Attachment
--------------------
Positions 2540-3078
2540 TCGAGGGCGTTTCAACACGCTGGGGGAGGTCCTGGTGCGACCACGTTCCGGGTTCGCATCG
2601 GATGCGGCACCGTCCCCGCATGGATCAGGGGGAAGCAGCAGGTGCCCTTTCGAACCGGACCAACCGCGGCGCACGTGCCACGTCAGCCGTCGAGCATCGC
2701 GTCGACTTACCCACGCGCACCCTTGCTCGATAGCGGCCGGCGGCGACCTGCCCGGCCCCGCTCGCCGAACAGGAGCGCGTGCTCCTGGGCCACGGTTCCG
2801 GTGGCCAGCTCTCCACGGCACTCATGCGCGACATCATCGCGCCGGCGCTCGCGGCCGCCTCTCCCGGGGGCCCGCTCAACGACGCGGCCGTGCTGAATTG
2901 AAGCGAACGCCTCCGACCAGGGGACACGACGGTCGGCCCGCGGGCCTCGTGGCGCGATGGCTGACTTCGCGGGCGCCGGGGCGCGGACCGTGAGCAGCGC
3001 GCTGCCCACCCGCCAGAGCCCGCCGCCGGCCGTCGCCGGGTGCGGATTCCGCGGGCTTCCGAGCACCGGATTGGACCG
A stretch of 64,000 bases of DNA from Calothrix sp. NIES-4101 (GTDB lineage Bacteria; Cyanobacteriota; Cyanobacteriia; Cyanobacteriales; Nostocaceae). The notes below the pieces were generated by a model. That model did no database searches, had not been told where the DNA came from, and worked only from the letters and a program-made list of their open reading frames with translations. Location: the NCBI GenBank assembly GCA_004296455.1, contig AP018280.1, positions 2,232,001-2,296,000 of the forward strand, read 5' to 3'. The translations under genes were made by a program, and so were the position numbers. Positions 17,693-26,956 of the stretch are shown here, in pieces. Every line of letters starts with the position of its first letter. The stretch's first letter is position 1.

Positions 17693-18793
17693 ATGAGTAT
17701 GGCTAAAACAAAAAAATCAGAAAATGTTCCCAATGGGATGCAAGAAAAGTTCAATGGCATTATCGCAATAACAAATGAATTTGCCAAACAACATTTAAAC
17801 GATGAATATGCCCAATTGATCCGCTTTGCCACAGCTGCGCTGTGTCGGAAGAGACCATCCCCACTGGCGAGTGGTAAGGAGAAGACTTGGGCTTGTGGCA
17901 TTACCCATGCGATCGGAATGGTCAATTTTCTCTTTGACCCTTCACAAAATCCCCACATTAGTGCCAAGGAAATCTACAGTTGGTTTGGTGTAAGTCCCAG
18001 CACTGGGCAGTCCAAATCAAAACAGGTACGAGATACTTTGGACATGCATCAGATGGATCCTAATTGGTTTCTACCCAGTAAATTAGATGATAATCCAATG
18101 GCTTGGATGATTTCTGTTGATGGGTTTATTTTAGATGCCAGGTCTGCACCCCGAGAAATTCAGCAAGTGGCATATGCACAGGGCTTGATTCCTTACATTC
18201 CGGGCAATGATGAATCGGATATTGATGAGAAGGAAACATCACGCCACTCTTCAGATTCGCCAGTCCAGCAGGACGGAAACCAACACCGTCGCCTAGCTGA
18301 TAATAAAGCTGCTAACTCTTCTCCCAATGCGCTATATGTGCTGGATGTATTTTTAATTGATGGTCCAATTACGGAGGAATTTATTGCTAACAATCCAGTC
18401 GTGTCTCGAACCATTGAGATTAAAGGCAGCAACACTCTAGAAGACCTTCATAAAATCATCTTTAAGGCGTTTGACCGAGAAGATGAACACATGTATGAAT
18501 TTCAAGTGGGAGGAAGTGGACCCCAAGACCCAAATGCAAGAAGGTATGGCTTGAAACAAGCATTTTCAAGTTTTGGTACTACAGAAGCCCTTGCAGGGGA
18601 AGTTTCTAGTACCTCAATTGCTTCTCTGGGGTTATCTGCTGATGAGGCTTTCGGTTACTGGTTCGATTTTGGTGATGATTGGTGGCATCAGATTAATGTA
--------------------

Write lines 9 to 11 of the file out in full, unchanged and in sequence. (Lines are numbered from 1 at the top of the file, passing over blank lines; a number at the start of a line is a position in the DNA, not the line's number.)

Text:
Positions 17693-18793
17693 ATGAGTAT
17701 GGCTAAAACAAAAAAATCAGAAAATGTTCCCAATGGGATGCAAGAAAAGTTCAATGGCATTATCGCAATAACAAATGAATTTGCCAAACAACATTTAAAC